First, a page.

Nonfiction > E.C. Stedman & E.M. Hutchinson, eds. > A Library of American Literature > 1835–1860
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Stedman and Hutchinson, comps.  A Library of American Literature:
An Anthology in Eleven Volumes.  1891.
Vols. VI–VIII: Literature of the Republic, Part III., 1835–1860
 
Storm—The King
By Francis Miles Finch (1827–1907)
 
    I AM Storm—the King!
I live in a fortess of fire and cloud.
You may hear my batteries, sharp and loud,
    In the summer night
When I and my lieges arm for the fight,        5
    And the birches moan,
    And the cedars groan,
As they bend beneath the terrible spring
    Of Storm—the King!
 
    I am Storm—the King!        10
My troops are the winds and the hail and the rain:
My foes the lakes and the leaves and the grain,
    The obstinate oak
That guards his front to my charge and stroke,
    The ships on the sea,        15
    The blooms on the lea,
And they writhe and break as the war-guns ring
    Of Storm—the King!
 
    I am Storm—the King!
My Marshals are four: the swart Simoon,        20
Sirocco, Tornado, and swift Typhoon.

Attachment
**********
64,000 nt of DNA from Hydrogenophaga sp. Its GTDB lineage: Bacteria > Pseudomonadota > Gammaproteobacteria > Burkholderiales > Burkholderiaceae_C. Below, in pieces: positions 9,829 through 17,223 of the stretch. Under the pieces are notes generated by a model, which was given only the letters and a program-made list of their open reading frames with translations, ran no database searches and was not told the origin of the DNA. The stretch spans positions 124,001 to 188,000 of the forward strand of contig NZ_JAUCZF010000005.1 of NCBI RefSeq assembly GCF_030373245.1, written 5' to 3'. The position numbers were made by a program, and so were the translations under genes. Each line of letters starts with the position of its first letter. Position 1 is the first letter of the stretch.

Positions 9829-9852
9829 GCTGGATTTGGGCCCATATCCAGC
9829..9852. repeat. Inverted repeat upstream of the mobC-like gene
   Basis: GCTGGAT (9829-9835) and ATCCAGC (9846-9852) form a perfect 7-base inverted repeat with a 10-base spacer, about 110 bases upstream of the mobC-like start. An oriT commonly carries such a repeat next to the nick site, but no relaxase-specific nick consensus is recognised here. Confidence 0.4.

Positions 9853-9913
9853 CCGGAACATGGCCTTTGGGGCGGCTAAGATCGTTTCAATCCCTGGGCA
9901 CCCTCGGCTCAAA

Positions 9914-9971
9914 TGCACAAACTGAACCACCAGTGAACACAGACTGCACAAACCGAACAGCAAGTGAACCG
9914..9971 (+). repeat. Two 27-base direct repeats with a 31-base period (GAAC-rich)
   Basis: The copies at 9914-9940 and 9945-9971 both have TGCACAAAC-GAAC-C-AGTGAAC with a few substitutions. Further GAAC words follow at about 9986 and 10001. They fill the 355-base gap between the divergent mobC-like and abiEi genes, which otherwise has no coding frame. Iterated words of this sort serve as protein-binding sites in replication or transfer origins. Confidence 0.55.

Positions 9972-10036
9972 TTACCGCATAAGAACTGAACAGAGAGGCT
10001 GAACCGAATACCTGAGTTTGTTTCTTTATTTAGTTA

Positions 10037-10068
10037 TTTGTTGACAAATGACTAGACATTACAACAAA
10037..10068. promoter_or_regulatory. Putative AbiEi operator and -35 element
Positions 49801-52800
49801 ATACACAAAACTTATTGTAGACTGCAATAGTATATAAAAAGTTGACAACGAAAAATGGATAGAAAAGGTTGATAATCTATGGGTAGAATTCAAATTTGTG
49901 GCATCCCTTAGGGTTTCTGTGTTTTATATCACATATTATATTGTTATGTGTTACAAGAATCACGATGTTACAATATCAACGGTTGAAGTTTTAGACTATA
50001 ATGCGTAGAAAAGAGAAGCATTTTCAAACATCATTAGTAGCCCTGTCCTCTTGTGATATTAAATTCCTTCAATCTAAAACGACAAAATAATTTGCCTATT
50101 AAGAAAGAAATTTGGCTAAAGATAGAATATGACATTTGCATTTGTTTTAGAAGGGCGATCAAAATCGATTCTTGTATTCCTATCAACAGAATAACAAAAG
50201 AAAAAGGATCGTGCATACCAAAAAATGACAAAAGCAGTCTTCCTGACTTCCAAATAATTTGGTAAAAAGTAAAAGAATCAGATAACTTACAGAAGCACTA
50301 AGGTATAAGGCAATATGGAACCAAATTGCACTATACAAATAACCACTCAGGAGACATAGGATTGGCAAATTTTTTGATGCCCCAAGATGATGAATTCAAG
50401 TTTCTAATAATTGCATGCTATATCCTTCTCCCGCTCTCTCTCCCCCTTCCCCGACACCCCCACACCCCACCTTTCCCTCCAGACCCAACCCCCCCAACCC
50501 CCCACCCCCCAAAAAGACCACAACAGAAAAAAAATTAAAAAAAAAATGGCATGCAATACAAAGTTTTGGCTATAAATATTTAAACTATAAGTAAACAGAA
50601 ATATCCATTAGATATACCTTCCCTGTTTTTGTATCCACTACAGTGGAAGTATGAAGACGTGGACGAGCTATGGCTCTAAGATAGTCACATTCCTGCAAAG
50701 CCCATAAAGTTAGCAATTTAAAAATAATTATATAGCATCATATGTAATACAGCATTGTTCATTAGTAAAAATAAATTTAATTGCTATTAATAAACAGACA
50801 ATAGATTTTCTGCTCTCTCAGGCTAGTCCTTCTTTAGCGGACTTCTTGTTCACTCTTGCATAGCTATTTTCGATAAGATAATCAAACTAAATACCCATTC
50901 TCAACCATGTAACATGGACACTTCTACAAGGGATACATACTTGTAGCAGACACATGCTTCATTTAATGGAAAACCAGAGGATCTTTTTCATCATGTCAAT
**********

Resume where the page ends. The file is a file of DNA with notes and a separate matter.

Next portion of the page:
My realm is the world;
Whenever a sail is spread or furled,
    My wide command
    Sweeps sea and land,        25
And doomed and dead who insult fling
    At Storm—the King!
 
    I am Storm—the King!
I drove the sea o’er the Leyden dikes,
And fighting by side of the burgher pikes,        30
    To the walls I bore
The “ark of Delft” from the ocean shore,
    O’er vale and mead
    With pitiless speed
Till the Spaniard fled from the deluge ring        35
    Of Storm—the King!
 
    I am Storm—the King!
I saw an Armada set sail from Spain
To redden with blood a maiden’s reign.
    I baffled the host        40
With blow in the face on the island coast,
    And tore proud deck
    To splinters and wreck,
And the Saxon poets the praises sing
    Of Storm—the King!        45
 
    I am Storm—the King!
They built them a tower of iron and stone,
And crowned its top with a flashing zone,
    And laughed to scorn
The vibrant call of my bugle horn!        50
    I buried it deep
    In the sands asleep,
Where the surges rock and the billows swing
    Of Storm—the King!
 
    I am Storm—the King!        55
They hire the heralds of lightning now
To warn that I march from the mountain’s brow.
    The cowards hide
In the guarded bay or the haven wide:
    But I toss them there        60
    In the whirl of the air
Till they seem but stones from the deadly sling
    Of Storm—the King!
 
    I am Storm—the King!
I scour the earth and the sea and the air,        65
And drag the writhing trees by the hair,
    And chase for game
The desert dust and the prairie flame,
    The mountain snow,
    And the Arctic floe,        70
And never is folded plume or wing
    Of Storm—the King!
 
 
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